Tuesday, June 6, 2023
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HomeTalk PointThe simplest way out is not to hold cricket matches in Delhi...

The simplest way out is not to hold cricket matches in Delhi for a month

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ThePrint asks:

Should Delhi be struck off as an international cricket venue because of pollution?

The capital city of Delhi resembles a bustling metropolis sans a robust health and civic standard of living. According to an RTI query, the Government of Delhi was able to spend only Rs 93 lakh of the Rs 787 crore environment cess it had collected.

All this while the smog engulfed Delhi forcing offices and schools to close, turning the city into a gas chamber. Facing protests and media outcry, Delhi Chief Minister Arvind Kejriwal took the easy route, by announcing that his government would utilise this money to purchase 500 electric buses and 1000 CNG buses. Following this, the Delhi High Court observed that the plan to purchase buses had been pending for a long time and questioned the need to divert environment funds for bus purchase.

While a solution to this mess seems unlikely in the near future, one must ask whether Delhi is fit to host international games in such nauseous conditions?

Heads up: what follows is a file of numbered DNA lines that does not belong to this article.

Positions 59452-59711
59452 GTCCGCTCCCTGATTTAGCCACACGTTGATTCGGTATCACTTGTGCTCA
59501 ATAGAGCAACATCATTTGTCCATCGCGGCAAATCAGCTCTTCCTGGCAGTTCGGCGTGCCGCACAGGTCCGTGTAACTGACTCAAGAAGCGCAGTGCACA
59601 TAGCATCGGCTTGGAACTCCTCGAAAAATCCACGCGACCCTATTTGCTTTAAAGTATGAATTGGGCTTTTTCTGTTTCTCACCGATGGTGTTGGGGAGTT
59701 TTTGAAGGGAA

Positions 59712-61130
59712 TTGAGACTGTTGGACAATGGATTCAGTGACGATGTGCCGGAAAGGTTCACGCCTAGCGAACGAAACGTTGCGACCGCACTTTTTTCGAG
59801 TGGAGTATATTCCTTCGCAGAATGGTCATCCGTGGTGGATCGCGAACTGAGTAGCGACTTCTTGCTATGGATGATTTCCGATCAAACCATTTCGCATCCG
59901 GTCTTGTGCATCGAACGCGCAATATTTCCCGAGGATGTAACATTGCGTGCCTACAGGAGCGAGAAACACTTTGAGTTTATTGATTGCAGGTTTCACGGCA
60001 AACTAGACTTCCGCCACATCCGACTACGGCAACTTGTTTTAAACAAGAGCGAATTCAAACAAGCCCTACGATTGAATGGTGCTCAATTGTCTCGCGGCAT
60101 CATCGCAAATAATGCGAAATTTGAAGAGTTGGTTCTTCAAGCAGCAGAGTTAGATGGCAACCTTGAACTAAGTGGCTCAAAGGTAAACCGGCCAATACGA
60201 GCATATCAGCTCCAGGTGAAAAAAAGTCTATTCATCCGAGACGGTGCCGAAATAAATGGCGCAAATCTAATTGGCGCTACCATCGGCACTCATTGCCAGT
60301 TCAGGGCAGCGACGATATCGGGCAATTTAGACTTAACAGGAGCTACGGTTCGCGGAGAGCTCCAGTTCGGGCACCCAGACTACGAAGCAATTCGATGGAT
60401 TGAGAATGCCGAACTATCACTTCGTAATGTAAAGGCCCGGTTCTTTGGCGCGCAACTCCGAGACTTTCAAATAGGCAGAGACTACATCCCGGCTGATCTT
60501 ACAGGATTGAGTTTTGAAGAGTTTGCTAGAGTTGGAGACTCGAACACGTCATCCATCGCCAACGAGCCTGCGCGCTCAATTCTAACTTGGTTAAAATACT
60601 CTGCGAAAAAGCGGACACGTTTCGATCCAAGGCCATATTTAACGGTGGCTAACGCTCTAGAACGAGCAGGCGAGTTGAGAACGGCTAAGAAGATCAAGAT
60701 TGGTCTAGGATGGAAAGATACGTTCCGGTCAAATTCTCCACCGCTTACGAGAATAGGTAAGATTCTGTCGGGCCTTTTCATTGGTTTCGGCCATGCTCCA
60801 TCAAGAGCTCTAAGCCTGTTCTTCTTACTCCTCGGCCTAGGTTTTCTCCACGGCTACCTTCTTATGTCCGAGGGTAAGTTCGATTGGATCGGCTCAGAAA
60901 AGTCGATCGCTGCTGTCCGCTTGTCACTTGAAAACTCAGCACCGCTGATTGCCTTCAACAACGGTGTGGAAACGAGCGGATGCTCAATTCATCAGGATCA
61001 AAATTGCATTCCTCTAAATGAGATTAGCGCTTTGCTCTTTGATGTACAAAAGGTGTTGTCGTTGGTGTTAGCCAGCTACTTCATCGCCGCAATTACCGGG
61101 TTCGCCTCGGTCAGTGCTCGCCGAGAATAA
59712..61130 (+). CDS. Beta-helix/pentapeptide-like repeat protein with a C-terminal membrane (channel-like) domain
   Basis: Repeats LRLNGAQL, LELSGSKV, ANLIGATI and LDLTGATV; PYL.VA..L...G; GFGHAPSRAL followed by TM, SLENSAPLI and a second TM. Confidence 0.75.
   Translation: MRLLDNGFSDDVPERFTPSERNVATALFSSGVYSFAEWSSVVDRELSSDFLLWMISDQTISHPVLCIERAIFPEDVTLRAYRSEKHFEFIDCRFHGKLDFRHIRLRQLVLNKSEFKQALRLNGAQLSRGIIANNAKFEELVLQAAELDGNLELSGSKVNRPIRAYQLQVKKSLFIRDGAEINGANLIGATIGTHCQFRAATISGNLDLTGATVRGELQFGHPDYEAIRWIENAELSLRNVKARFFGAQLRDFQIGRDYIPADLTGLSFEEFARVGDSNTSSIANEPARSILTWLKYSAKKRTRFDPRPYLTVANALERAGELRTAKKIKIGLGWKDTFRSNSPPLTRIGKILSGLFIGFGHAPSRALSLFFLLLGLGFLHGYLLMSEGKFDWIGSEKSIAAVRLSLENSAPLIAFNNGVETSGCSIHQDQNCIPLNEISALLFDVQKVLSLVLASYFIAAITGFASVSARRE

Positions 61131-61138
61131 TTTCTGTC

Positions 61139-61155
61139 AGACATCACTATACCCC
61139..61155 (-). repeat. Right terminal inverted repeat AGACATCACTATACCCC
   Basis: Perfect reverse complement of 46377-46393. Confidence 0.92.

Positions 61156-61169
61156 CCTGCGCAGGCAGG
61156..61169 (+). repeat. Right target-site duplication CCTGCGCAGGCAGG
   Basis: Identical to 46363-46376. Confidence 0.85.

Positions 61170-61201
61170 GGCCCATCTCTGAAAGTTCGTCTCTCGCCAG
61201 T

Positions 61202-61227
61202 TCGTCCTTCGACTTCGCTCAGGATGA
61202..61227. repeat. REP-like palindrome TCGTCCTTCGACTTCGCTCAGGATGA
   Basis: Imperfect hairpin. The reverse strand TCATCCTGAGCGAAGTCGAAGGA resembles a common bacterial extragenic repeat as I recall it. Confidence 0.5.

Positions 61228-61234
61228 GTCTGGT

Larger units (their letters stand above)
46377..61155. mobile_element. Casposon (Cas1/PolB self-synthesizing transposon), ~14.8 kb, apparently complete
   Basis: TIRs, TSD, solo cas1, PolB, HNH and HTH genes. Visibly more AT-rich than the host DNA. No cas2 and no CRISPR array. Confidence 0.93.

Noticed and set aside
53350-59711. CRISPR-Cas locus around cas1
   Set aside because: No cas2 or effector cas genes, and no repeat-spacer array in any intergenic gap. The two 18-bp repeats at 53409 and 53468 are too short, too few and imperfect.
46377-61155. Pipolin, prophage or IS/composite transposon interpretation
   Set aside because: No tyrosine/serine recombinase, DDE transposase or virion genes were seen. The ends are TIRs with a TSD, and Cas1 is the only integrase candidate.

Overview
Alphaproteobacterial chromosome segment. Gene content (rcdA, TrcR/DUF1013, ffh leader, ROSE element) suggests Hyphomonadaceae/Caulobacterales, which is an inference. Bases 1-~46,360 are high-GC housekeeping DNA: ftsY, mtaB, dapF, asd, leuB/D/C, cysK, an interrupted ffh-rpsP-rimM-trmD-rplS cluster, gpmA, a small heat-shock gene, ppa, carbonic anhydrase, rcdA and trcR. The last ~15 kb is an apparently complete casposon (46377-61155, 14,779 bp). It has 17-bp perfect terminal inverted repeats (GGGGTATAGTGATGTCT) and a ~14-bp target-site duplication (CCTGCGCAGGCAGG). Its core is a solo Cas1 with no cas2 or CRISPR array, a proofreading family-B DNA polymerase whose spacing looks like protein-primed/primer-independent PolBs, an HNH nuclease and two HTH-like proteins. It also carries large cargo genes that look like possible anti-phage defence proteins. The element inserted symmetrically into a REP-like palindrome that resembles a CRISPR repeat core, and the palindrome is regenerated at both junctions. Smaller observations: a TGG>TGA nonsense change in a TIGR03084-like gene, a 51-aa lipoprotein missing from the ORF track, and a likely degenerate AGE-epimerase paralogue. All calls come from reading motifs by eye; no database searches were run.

As a cricket fan, I wonder what were the compulsions for the BCCI, led by the Supreme Court-appointed CoA, and DDCA, led by Justice Sen to pick Delhi as a host venue. Did they overlook the health of players, or was it a lack of understanding of the requisite playing conditions for an international match?

Read other perspectives on the smog affecting Sri Lanka vs India test match:

Ayaz Memon, sportswriter
Sheila Dikshit, former chief minister of Delhi

The simplest way out is not to hold matches for that particular month. But we must be selective, and not include all venues in northern India, like the way it was done for the fog.

State governments play an important role in the success of a host venue; when we work together, the country wins. But I fear the ongoing list of follies by the BCCI will only continue, player interests will be overlooked, and fans will get short changed. Credibility and respect of the Board has taken a hit, both internationally as well as at home.

Most recently the U-19 Women’s Cricket matches between Manipur and Nagaland, Nagaland and Kerala have once again raised the question whether these states should be given sweeping rights within the Board without first nurturing their game, players, and infrastructure.

Indian cricket is going through turbulent times and is trying to bounce back from one googly or the other. But as long as the pitch is not made better, you can’t blame the bowler or batsmen.

That’s why I ask: What has really changed by appointing retired judges and officials ?

Anurag Thakur is former president of BCCI.

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